Dallas, TX – The murder trial of former Dallas Police Officer Amber Guyger for the fatal shooting of Botham Jean began in Dallas on Monday morning.
Guyger’s attorneys had filed for a change of venue and said the former police officer couldn’t get a fair trial in Dallas County after all the protests and publicity, but the judge denied the request, ABC News reported.
Her attorneys made a motion Monday morning for a mistrial, citing an interview recently done by Dallas County District Attorney John Creuzot in violation of a strict gag order from the judge, KXAS reported.
The judge polled the members of the jury individually and determined that none of them had seen the interview or TV reports about it.
Despite her obvious fury over Creuzot’s maneuver, she refused to declare a mistrial, KXAS reported.
Then-Officer Guyger was initially arrested on a manslaughter charge on Sept. 9, three days after she fatally shot 26-year-old Botham Jean in his apartment.
A grand jury later indicted her for murder. A murder conviction could put Guyger behind bars for life, whereas manslaughter would have carried a maximum penalty of 20 years, the Dallas Morning News reported.
Then-Officer Guyger was off-duty and returning home from work just after 10 p.m. on Sept. 6 when the incident occurred.
After having worked 14 hours serving warrants in high crime areas of the city, the 30-year-old officer parked on the wrong floor of the parking garage adjacent to her apartment building, WCAU reported.
The arrest affidavit said the garage levels correspond with the floors in the apartment complex. Officer Guyger lives on the 3rd Floor of the Southside Flats apartment complex, and should have parked on the 3rd floor where her apartment was.
But the off-duty officer parked on the 4th floor of the parking garage and proceeded into the building, where she went to the door of the apartment she believed to be her own and inserted her key.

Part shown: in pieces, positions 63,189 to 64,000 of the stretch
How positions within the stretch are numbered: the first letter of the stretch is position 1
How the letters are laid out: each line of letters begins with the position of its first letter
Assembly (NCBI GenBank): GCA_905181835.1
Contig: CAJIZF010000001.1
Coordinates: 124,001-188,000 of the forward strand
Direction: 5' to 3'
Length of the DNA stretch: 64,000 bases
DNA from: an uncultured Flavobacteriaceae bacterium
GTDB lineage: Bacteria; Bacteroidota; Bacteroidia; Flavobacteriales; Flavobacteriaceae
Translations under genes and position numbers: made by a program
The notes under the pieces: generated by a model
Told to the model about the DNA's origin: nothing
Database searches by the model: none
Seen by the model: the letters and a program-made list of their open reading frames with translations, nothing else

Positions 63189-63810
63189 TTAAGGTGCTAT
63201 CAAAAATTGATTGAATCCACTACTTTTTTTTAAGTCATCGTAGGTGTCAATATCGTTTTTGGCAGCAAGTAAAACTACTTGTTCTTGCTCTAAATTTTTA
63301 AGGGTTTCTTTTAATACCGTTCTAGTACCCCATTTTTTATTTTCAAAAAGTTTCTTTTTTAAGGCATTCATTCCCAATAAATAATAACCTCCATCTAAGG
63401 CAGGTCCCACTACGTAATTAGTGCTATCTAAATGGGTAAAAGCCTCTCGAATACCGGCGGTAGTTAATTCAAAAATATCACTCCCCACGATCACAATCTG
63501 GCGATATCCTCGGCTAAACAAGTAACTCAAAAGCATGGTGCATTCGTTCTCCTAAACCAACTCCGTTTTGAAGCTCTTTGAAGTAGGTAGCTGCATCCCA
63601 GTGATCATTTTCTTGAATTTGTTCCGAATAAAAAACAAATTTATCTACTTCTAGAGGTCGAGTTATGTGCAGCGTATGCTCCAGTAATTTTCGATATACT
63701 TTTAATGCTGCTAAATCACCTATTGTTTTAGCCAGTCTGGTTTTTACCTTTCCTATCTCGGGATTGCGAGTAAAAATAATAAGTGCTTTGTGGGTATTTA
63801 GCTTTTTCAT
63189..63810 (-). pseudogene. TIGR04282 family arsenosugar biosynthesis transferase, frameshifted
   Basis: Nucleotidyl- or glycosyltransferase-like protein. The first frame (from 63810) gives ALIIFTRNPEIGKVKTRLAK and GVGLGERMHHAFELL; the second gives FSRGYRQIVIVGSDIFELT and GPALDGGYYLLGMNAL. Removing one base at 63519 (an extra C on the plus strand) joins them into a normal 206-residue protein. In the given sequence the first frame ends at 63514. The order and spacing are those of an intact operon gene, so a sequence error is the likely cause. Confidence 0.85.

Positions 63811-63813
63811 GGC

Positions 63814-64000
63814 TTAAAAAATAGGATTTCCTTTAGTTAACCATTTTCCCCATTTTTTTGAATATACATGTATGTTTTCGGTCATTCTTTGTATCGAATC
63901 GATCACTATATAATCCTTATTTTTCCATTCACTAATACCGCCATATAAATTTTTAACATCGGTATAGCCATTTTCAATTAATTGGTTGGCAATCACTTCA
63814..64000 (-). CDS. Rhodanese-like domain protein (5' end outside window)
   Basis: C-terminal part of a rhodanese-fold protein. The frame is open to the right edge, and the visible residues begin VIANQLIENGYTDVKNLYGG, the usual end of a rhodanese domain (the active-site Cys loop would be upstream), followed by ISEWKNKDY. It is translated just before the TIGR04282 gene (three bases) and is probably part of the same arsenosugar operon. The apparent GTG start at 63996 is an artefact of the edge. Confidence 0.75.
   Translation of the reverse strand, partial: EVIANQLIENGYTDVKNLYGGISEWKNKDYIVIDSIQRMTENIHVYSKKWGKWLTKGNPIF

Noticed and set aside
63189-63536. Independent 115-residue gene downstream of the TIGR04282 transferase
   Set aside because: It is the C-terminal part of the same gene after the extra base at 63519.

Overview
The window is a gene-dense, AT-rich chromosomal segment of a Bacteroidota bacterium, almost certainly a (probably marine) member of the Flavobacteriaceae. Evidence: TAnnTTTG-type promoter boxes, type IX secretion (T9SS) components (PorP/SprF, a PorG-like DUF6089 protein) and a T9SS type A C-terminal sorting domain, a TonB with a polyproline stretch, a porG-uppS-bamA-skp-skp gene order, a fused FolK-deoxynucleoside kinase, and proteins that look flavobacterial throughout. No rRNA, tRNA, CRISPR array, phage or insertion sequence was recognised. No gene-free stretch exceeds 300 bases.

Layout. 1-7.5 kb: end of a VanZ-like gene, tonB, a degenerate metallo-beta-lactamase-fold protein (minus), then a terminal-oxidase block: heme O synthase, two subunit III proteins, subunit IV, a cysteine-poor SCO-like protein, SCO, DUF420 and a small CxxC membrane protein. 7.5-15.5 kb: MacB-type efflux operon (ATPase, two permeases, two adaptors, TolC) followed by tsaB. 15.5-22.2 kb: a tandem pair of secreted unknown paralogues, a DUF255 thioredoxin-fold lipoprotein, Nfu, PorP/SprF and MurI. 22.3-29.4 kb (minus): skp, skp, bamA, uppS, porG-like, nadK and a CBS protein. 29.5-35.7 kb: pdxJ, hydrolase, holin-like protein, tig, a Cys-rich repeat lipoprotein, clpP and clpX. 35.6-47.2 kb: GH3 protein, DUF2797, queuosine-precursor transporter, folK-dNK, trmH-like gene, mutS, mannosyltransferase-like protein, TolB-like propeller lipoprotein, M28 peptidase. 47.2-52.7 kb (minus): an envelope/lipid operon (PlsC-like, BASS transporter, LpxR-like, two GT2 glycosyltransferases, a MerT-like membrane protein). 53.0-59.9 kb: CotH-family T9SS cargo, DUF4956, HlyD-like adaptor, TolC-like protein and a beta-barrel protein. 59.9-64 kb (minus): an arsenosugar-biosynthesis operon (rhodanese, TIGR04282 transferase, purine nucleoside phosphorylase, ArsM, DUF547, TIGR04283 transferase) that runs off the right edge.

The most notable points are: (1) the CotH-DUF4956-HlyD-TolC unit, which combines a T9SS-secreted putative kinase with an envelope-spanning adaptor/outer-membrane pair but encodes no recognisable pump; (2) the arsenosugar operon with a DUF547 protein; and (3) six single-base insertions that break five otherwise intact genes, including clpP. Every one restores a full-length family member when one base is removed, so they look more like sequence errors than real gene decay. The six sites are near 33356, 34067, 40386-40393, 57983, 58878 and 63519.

The affidavit used to get the warrant for the officer’s arrest said the door to the 4th Floor apartment was not completely shut. It’s been reported that the Southside Flats apartments use a keycard entry system.
“She inserted a unique door key, with an electronic chip, into the door key hole,” the affidavit said. “The door, which was slightly ajar prior to Guyger’s arrival, fully opened under the force of the key insertion.”
The sound of the door opening alerted Jean, who was home alone in his apartment watching football.
The affidavit said Jean went to see what was going on at his front door.
Officer Guyger told investigators she saw the silhouette of someone in what she believed to be her own apartment, and drew her firearm, WCAU reported. The affidavit said she believed she was being robbed.
She gave verbal commands that were ignored by Jean, according to the affidavit. Then she fired her weapon in the dark at the person twice, striking him once.
The arrest affidavit said it wasn’t until Officer Guyger was already on the phone with 911, that she reached to turn on the lights and she realized she was not in her own apartment.
She went into the hall and checked the address on the door, and confirmed for the dispatchers that she was in unit 1478, one floor above her own apartment, WCAU reported.
Jean was transported to Baylor Medical Center in Dallas where he later died.
Dallas Police Chief U. Renee Hall announced that Guyger had been fired from the police force on Sept. 24, but not for the shooting.
“An Internal Affairs investigation concluded that on September 9, 2018, Officer Guyger, # 10702, engaged in adverse conduct when she was arrested for Manslaughter,” the chief’s statement read.
That statement appears to refer to some action taken by then-Officer Guyger on the day of her arrest.
The firing came after two weeks of protests in the city, and widespread calls for the chief to terminate Officer Guyger’s employment with the Dallas Police Department (DPD).
The chief had said she couldn’t fire the officer for the shooting itself until the investigation was complete.
Jean’s family has arrived from St. Lucia for the start of the trial.